Not all funky smells are bad smells. In fact, some of them are intentional and sought after. Wines from a certain soil, region or grape variety can give unique and sometimes odd aromas. You may have seen on WineCollective tasting cards, us describing a wine’s characteristics as butcher block, barnyard, or forest floor.  These can be traits that are expected.

For example, a type of wild yeast called brettanomyces creates the ‘barnyard’ descriptor. This yeast gives a distinct barn-like smell (think of all the good and bad smells of a horse stall). The brettanomyces is more distinct in older wines as the fruit begins to fade and shows more of the secondary characteristics. Too much brettanomyces can be overwhelming, however, in smaller doses it is musky with leather and earth.

Horse Barn

Wines of Rhone and Burgundy are most known for exhibiting these qualities, but they can also be found in California and other new world regions.  Similar flavour profiles can be found from Mourvedre from France, where the grape exhibits meaty notes. These may not be your favourite wines, but it is important to understand where these flavours come from and how they create complex and enticing wines.

Wine Crystals

Wine crystals, or tartaric crystals look like tiny pieces of glass or sea salt and are usually found on the cork or bottom of the bottle. This is actually the same as cream of tartar! When tartaric acid connects with potassium they form the crystalline salt. Typically these will only show up on wine that has been aged significantly. Sometimes, if wine is store at colder temperatures, this can increase the likelihood of seeing the crystals. Producers will often use a process called ‘cold stabilization’ that will remove these compounds from the wine before they are bottled. The little crystals are not harmful and will not negatively affect the quality of your wine. We suggest decanting to remove any of the shards from entering your glass.

Group Crystals

Browning Colour

As noted previously, browning or bricking in a young wine may be an indication that your wine is off. Especially if you see that the cork is protruding, the capsule is broken or there is any damage to the wine bottle. In certain wines, the oxidative qualities produces a more sought after flavour profile as the wine ages. Sautern, a white wine from Bordeaux is meant to age, and sometimes up to 20-50 or 100 years! With age, the wine becomes richer and darker in colour, turning from yellow to honey or amber. As red wine ages, it will begin to lose the intensity in colour and start to fade to a lighter hue that has undertones of tawny or bricking colour.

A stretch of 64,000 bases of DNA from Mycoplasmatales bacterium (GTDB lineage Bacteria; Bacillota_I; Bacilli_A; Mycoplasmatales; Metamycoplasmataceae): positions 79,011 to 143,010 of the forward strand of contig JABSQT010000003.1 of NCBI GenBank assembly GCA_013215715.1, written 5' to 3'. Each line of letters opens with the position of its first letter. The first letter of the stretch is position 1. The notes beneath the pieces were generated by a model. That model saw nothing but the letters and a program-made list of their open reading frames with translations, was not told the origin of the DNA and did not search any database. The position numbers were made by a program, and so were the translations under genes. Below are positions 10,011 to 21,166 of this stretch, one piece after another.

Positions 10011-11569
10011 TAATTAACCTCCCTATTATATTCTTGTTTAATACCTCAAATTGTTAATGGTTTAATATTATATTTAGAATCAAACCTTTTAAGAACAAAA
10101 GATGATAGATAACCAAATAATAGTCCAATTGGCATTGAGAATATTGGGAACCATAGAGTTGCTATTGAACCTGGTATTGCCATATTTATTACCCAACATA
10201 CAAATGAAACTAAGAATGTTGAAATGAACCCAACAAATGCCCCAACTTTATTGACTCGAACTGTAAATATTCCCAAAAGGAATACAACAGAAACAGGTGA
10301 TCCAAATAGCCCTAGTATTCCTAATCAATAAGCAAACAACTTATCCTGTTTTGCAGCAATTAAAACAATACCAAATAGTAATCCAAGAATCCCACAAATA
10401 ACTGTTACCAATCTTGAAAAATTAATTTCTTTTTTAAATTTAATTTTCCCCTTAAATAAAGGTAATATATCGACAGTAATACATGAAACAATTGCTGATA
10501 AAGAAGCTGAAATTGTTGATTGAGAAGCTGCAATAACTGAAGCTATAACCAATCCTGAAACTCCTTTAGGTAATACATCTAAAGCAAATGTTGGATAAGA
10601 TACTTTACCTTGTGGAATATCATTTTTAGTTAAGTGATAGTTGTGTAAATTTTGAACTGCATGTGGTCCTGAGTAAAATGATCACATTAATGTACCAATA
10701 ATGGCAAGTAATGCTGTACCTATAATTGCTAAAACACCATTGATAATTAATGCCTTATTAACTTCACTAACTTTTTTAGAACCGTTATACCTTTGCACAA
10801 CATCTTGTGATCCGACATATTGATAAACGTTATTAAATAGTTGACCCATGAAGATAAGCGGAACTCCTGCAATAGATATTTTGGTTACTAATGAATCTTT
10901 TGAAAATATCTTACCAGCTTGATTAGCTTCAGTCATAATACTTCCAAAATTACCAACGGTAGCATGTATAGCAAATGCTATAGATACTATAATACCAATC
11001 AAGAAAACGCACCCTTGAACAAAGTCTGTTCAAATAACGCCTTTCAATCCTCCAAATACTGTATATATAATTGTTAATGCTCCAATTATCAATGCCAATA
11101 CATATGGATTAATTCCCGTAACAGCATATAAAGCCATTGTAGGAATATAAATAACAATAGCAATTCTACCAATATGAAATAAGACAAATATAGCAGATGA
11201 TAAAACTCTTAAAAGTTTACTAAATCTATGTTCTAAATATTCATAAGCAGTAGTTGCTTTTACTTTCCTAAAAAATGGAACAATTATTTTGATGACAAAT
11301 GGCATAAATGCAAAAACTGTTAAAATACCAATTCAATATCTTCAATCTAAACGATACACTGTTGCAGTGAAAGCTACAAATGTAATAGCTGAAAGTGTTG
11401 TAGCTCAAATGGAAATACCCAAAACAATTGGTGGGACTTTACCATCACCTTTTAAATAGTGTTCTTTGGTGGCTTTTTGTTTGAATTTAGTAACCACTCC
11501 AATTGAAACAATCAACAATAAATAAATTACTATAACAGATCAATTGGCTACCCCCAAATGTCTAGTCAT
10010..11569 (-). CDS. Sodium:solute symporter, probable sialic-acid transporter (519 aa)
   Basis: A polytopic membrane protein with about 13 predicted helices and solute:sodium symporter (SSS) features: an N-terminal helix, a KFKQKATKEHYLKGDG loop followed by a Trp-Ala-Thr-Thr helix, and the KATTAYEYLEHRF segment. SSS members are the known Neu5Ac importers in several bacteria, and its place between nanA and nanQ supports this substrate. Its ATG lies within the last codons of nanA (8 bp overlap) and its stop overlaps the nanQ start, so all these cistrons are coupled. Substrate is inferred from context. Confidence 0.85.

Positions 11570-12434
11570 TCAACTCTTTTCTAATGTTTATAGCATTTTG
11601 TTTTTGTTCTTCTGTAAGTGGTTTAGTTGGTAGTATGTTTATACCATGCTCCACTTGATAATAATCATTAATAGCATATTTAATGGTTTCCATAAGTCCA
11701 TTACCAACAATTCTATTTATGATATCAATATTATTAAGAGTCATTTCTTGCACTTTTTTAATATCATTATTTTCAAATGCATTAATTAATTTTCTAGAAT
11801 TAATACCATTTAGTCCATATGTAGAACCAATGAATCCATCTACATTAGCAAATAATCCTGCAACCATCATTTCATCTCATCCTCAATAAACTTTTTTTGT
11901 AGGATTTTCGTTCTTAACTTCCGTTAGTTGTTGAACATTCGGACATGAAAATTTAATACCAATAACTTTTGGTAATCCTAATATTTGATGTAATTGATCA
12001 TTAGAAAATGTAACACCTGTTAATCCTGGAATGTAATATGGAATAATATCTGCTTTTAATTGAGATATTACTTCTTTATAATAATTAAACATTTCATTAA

Strong Acidity

We touched on highly acidic wines in our first Bad Wine blog, and how volatile acid can become present in a wine. However, we did not disclose that some winemakers choose to use the acidic bacteria for certain styles of wine. While this may be purposeful, it is not required that the style suits your palate.

Be sure to read your tasting cards, and even research a wine if you suspect fault. You may find that the wine is meant to smell like horses, or taste acidic. If you are unsure of a wine, feel free to contact us, and we can help you determine what is causing a potentially bad wine. Remember, we credit or replace all bad bottles, so be sure to get in touch if a WineCollective feature is not as described.

Signs and reasons for bad wine – and what we can do to help!

From time to time, a WineCollective member will experience receiving a bad bottle of wine in a subscription package. This of course, is undesirable for both our customers and us, however, is an unlucky occurrence that will happen. Wine industry professionals have noted that one in every 20 bottles of wine is tainted or corked in some way, although, we have been fortunate in receiving only a handful over the last year!

Our WineCollective policy includes the replacement or refund of any bad, or “off” bottle of wine, and below we’ve listed a few signs that you should look out for when popping any cork.



He knows he smells… Photo by Sophie Gamand

Vinegar or nail polish remover: Acid bacteria known as volatile acidity can cause an overly acidic smell to your wine. Although a glass may not be harmful to drink, it may burn and taste unpleasant overall.